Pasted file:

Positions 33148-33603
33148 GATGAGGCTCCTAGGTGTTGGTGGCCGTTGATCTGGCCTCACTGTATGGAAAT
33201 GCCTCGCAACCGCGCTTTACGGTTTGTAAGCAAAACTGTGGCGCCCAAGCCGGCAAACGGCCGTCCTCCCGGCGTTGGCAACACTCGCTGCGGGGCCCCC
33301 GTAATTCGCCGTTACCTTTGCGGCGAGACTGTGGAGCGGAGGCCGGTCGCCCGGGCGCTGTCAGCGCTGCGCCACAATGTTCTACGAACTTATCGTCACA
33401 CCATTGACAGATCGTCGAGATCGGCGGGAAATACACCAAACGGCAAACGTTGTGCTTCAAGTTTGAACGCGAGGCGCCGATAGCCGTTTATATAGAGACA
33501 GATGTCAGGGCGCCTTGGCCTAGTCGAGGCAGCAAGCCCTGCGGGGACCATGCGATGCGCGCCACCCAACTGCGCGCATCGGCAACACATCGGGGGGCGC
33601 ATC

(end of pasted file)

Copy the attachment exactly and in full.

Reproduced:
Positions 33148-33603
33148 GATGAGGCTCCTAGGTGTTGGTGGCCGTTGATCTGGCCTCACTGTATGGAAAT
33201 GCCTCGCAACCGCGCTTTACGGTTTGTAAGCAAAACTGTGGCGCCCAAGCCGGCAAACGGCCGTCCTCCCGGCGTTGGCAACACTCGCTGCGGGGCCCCC
33301 GTAATTCGCCGTTACCTTTGCGGCGAGACTGTGGAGCGGAGGCCGGTCGCCCGGGCGCTGTCAGCGCTGCGCCACAATGTTCTACGAACTTATCGTCACA
33401 CCATTGACAGATCGTCGAGATCGGCGGGAAATACACCAAACGGCAAACGTTGTGCTTCAAGTTTGAACGCGAGGCGCCGATAGCCGTTTATATAGAGACA
33501 GATGTCAGGGCGCCTTGGCCTAGTCGAGGCAGCAAGCCCTGCGGGGACCATGCGATGCGCGCCACCCAACTGCGCGCATCGGCAACACATCGGGGGGCGC
33601 ATC